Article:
Are You Reading Library E-books?
E-readers like the Amazon Kindle and the Barnes & Noble Nook may be providing e-books at super-low prices, but they still aren’t giving away best sellers for free. Libraries all across the country are stepping into the 21st century, providing their free lending services now for computing devices at record rates.
A study back in June showed that over two-thirds of libraries now provide access to e-books. Their efforts must be paying off: A more recent report shows e-book checkouts at libraries up 200% already in 2011, compared to all of 2010.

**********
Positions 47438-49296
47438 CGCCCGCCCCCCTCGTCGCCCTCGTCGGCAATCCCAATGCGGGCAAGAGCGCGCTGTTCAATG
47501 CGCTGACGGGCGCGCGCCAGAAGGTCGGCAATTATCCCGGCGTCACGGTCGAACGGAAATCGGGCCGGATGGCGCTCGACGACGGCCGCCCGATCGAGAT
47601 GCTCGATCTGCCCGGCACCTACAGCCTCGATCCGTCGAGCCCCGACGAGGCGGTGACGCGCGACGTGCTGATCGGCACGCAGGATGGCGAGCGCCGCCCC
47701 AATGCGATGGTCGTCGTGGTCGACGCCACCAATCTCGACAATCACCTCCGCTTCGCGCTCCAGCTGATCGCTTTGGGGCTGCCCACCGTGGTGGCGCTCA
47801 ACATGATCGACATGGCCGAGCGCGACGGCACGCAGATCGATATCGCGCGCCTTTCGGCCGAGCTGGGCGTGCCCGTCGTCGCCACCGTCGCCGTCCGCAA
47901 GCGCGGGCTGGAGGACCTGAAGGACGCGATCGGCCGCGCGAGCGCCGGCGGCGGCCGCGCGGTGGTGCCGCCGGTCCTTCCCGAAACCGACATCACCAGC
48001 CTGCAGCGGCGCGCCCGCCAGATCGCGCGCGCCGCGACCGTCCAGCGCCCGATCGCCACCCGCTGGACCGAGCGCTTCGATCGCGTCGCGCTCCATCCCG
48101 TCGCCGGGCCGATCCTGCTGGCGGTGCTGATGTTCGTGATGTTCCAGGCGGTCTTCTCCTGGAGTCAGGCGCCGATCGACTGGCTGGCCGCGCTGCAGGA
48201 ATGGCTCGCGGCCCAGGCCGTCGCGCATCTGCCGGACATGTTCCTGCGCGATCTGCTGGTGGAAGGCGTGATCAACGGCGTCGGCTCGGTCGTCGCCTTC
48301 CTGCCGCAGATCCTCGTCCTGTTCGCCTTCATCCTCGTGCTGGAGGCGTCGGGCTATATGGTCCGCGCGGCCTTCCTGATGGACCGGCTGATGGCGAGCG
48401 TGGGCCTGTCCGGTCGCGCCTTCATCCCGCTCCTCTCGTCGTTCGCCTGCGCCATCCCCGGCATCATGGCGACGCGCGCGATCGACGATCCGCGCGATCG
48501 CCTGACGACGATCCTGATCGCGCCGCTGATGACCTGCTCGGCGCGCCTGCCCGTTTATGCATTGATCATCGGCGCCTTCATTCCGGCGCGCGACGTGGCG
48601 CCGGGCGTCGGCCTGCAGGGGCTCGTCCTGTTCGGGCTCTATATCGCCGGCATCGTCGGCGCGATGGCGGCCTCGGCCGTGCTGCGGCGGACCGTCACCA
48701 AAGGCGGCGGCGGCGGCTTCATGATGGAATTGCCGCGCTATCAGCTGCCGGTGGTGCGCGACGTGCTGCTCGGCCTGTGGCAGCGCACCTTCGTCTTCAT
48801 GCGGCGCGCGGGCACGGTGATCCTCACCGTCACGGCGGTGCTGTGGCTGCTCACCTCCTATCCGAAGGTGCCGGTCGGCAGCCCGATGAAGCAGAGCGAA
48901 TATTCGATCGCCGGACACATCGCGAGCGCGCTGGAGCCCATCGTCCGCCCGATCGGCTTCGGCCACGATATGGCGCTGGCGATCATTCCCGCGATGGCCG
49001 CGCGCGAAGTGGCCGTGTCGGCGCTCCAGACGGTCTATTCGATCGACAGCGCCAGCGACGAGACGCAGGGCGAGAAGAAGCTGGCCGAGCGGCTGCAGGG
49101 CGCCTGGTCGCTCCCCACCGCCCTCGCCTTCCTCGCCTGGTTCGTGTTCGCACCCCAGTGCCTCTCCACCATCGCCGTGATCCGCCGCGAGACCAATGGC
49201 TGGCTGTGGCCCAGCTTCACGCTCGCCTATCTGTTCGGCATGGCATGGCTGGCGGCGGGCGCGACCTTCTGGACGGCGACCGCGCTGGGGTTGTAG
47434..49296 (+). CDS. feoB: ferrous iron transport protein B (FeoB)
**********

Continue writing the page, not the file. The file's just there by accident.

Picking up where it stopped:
Libraries might not be solely responsible for the explosive success. Amazon’s recent addition of library e-book capabilities to their Kindles made the services available to millions of users.
But lending e-books may have a ways to go before the service is embraced by general readers. One commenter at Mashable with the username e_federspiel noted that, even in the e-book catalogs of large urban library systems, “the lack of titles can be infuriating.” He notes that most available titles are classics in the public domain (available for free elsewhere), and not current best sellers.
What do you think? Is it worth scrolling through the library’s e-catalog yet?